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Roldan Pozo and Karin A. Remington, ACMD
Jack Dongarra, Oak Ridge National Laboratory
Andrew Lumsdaine, University of Notre Dame
The cost of large-scale software development and maintenance, particularly for
scientific computing on high performance and parallel architectures, has
been steadily increasing. Furthermore, performance tuning of
numerical programs is becoming more complex, while
application users are demanding broader portability across
constantly-changing architectures. At the same time, large
investments made in parallel and supercomputers put a strong emphasis on
requiring applications to run efficiently, thus not wasting a
valuable resource.
Much research activity has focused on issues of portability,
flexibility, performance, and software reuse for mathematical software
development.
NIST researchers have been working in object oriented
numerical computing to design and develop reusable software components
for solving one major portion of scientific computing: systems of linear
equations. The ongoing research is
focusing on several areas:
- Iterative solution of large linear systems.
The Iterative Methods Library, IML++, is a collection of
algorithms implemented in C++ for solving both symmetric and
nonsymmetric linear systems and linear least squares problems using iterative
and semi-iterative techniques. Included are traditional algorithms, such as Jacobi
and Gauss-Siedel, together with more powerful modern methods: Chebyshev
iterations, conjugate gradient (CG), conjugate gradient squared (CGS),
biconjugate gradient (BiCG), biconjugate gradient stabilized (BiCGSTAB),
generalized minimum residual (GMRES), and Quasi-Minimal Residual (QMR).
The advantages of a C++ design include having a single template algorithm
provide support for arbitrary matrix classes (e.g. dense, sparse, banded,
distributed). This provides for more natural ``mathematical'' interfaces,
making the resulting codes more readable, and dramatically
cutting software maintenance costs.
- Sparse Matrix Objects. SparseLib++ is a collection
of C++ classes for unstructured sparse matrices and currently includes
compressed row, compressed column, and coordinate storage formats. These sparse
matrix objects become an ``extension" of the C++ language; that is, they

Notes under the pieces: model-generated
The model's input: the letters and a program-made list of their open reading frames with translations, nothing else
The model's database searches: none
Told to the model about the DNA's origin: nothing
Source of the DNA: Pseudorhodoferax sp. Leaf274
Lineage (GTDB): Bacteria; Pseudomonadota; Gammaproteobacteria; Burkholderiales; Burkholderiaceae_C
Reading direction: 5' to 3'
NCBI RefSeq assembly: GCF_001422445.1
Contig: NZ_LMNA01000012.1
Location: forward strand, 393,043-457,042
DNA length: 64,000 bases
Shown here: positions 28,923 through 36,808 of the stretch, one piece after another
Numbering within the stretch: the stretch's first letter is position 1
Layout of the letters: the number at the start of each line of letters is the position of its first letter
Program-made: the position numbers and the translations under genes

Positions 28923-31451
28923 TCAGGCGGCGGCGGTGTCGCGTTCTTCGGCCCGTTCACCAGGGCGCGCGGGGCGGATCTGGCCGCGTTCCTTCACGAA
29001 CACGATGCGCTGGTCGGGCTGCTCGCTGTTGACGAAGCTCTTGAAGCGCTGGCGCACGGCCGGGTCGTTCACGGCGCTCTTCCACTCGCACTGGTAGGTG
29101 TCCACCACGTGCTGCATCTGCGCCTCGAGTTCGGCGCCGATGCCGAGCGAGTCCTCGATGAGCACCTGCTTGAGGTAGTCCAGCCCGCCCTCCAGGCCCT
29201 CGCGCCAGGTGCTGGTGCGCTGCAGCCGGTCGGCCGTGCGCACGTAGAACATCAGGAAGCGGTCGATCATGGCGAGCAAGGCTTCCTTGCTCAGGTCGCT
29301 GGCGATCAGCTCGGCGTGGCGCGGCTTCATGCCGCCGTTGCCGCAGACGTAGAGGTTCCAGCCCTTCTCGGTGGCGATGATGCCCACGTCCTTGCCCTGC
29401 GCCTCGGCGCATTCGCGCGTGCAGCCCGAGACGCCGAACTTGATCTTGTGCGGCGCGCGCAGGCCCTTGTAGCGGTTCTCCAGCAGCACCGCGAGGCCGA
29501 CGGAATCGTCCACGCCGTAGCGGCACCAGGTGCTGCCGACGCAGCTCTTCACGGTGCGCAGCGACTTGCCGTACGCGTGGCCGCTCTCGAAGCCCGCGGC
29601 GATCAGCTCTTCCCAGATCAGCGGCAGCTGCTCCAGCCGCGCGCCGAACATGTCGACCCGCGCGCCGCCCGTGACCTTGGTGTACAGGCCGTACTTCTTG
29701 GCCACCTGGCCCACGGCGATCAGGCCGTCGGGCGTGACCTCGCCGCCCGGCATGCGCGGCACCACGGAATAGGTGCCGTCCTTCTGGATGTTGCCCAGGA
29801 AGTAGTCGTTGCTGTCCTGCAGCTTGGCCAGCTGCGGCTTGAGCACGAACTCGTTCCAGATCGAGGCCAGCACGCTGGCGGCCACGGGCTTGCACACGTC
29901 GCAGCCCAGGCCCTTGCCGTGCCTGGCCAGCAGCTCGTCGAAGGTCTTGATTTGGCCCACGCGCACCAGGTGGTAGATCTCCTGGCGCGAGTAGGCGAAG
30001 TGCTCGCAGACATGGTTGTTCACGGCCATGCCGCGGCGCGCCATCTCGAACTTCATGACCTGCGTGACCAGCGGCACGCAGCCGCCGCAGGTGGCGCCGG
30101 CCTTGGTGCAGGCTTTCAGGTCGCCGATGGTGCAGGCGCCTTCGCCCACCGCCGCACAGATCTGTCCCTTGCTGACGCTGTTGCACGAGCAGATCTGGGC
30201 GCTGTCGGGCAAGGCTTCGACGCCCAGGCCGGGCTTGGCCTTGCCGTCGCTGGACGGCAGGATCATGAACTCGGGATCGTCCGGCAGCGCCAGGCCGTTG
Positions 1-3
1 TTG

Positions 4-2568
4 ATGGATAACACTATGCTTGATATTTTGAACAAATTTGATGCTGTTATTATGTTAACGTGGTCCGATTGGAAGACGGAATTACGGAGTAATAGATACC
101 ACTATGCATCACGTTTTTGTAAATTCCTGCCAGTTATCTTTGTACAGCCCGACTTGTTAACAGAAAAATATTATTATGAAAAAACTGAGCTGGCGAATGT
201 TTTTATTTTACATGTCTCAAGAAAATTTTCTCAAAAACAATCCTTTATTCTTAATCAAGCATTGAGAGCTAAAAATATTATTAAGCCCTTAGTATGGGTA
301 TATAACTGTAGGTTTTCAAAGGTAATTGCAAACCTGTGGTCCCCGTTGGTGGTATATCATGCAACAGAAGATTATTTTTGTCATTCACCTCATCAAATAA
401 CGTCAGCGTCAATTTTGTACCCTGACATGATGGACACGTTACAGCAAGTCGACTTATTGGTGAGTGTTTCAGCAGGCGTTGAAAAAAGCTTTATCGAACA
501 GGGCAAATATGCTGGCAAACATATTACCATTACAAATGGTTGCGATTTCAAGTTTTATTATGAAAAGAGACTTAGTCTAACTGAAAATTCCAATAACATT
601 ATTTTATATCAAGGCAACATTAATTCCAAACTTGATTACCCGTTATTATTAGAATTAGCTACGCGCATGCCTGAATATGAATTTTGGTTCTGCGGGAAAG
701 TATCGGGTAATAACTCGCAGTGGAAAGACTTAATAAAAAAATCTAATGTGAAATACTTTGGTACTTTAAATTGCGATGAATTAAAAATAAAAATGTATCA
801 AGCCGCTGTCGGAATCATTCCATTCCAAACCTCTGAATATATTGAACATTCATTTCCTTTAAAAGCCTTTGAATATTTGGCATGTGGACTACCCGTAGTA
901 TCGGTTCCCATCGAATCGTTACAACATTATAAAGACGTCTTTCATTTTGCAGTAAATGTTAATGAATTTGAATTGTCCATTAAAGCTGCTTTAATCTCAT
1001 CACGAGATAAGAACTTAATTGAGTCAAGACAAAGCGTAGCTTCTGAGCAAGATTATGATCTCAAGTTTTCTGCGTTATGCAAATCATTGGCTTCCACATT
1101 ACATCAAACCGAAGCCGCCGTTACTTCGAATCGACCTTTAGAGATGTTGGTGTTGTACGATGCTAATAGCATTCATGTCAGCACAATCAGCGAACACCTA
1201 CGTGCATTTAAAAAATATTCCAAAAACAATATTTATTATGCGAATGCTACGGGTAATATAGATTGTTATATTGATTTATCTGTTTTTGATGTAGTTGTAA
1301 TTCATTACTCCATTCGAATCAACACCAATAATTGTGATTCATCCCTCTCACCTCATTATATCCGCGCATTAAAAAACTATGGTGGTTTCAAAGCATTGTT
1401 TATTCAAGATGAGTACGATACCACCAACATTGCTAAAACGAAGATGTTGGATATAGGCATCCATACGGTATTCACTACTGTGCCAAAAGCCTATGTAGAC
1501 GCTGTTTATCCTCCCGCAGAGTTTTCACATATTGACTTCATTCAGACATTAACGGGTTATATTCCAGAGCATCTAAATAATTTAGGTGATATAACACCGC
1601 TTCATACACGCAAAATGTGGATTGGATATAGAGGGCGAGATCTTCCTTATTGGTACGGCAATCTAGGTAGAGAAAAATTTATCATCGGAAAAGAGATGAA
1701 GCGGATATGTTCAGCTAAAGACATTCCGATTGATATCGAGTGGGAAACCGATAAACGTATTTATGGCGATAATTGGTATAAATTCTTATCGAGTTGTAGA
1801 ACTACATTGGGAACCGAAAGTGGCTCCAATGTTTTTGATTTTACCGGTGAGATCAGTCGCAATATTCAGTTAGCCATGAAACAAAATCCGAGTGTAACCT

can be assigned, operated on, and indexed as if they were a basic
data type. The Sparse BLAS Toolkit is used to achieve efficient
kernel mathematical operations (e.g. sparse matrix-vector multiply) and to
enhance portability and performance across a wide range of computer
architectures. Included in the package are various preconditioners
used in iterative solvers for linear systems of equations.
- Direct Matrix Factorizations LAPACK++ is an object-oriented
extension to the Fortran linear algebra package LAPACK for solving
dense and banded linear systems of equations and linear least squares
and eigenvalue problems. LAPACK++ provides a framework for describing general
block matrix computations in C++ to take advantage of the
Level 3 BLAS for optimal performance across a wide range of computational
platforms. Without a proper design of fundamental matrix and
factorization classes, the performance benefits of blocked codes can be
easily lost due to unnecessary data copying, inefficient access of
submatrices, and excessive run-time overhead in the dynamic-binding
mechanisms of C++. LAPACK++ addresses these potential problems and
provides performance comparable to optimized Fortran 77 on most platforms.
- Matrix and Vector Classes MV++ is a core library
of fundamental numerical matrices and vectors which are used as
building blocks for SparseLib++ and LAPACK++.
They provide basic ``Fortran 90" array capabilities, including
index triplet notation, matrix operations, and basic
computational kernels. MV++ also provides aliasing and referencing
mechanisms, as well as copy-by-value semantics.
- Integrated C++ Solutions for Linear Algebra Programming The
Template Numerical Toolkit (TNT) for Linear Algebra utilizes the
latest capabilities of C++ -- templated functions and classes, and
basic data structures from the Standard Template Library (STL) -- to provide
an integrated collection of generic matrix/vector classes based on components of
STL, together with specialization of generic algorithms for maximal
efficiency by incorporating the best aspects of the Lapack++, MV++,
IML++, and SparseLib++ packages described above.
In industry and research, there has already been much interest
in object oriented technology
for reducing the high cost of numerical software development
and maintenance. Over ten thousand Internet accesses to the LAPACK++ library,
for example,
have been logged from universities, academic
research centers, and high technology companies.
Concurrent Technologies Corporation is one such company which
is testing an early version of the SparseLib++ and IML++ libraries to
solve image processing problems arising in neurosurgery.
Other developers are interested in distributed memory versions of
SparseLib++ for solving large scale linear systems on parallel
architectures such as the Cray T3D.
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Generated by boisvert@nist.gov on Mon Aug 19 10:08:42 EDT 1996